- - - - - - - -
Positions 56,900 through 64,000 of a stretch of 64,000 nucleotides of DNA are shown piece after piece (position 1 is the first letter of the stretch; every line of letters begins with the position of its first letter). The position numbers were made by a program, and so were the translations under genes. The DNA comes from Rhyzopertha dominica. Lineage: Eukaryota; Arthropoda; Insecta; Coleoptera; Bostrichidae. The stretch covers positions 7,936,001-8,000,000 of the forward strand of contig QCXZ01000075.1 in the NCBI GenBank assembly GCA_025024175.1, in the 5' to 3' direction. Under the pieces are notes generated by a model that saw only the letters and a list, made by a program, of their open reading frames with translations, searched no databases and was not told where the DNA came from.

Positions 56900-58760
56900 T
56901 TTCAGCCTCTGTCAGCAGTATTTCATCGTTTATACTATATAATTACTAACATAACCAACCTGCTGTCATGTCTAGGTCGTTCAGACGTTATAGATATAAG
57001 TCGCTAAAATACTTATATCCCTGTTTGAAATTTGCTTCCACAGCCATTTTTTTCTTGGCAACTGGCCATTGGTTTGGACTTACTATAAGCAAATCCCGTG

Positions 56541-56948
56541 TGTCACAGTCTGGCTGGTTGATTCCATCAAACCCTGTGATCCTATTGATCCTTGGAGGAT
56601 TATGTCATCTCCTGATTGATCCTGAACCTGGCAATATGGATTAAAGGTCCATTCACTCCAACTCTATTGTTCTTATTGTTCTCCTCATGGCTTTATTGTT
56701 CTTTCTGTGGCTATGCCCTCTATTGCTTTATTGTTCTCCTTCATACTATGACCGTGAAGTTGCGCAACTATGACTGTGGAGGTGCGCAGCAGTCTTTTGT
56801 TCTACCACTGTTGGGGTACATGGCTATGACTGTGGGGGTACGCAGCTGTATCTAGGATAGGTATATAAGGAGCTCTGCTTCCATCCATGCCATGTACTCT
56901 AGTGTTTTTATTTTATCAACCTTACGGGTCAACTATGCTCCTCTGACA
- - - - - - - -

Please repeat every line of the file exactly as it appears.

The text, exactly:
Positions 56,900 through 64,000 of a stretch of 64,000 nucleotides of DNA are shown piece after piece (position 1 is the first letter of the stretch; every line of letters begins with the position of its first letter). The position numbers were made by a program, and so were the translations under genes. The DNA comes from Rhyzopertha dominica. Lineage: Eukaryota; Arthropoda; Insecta; Coleoptera; Bostrichidae. The stretch covers positions 7,936,001-8,000,000 of the forward strand of contig QCXZ01000075.1 in the NCBI GenBank assembly GCA_025024175.1, in the 5' to 3' direction. Under the pieces are notes generated by a model that saw only the letters and a list, made by a program, of their open reading frames with translations, searched no databases and was not told where the DNA came from.

Positions 56900-58760
56900 T
56901 TTCAGCCTCTGTCAGCAGTATTTCATCGTTTATACTATATAATTACTAACATAACCAACCTGCTGTCATGTCTAGGTCGTTCAGACGTTATAGATATAAG
57001 TCGCTAAAATACTTATATCCCTGTTTGAAATTTGCTTCCACAGCCATTTTTTTCTTGGCAACTGGCCATTGGTTTGGACTTACTATAAGCAAATCCCGTG

Positions 56541-56948
56541 TGTCACAGTCTGGCTGGTTGATTCCATCAAACCCTGTGATCCTATTGATCCTTGGAGGAT
56601 TATGTCATCTCCTGATTGATCCTGAACCTGGCAATATGGATTAAAGGTCCATTCACTCCAACTCTATTGTTCTTATTGTTCTCCTCATGGCTTTATTGTT
56701 CTTTCTGTGGCTATGCCCTCTATTGCTTTATTGTTCTCCTTCATACTATGACCGTGAAGTTGCGCAACTATGACTGTGGAGGTGCGCAGCAGTCTTTTGT
56801 TCTACCACTGTTGGGGTACATGGCTATGACTGTGGGGGTACGCAGCTGTATCTAGGATAGGTATATAAGGAGCTCTGCTTCCATCCATGCCATGTACTCT
56901 AGTGTTTTTATTTTATCAACCTTACGGGTCAACTATGCTCCTCTGACA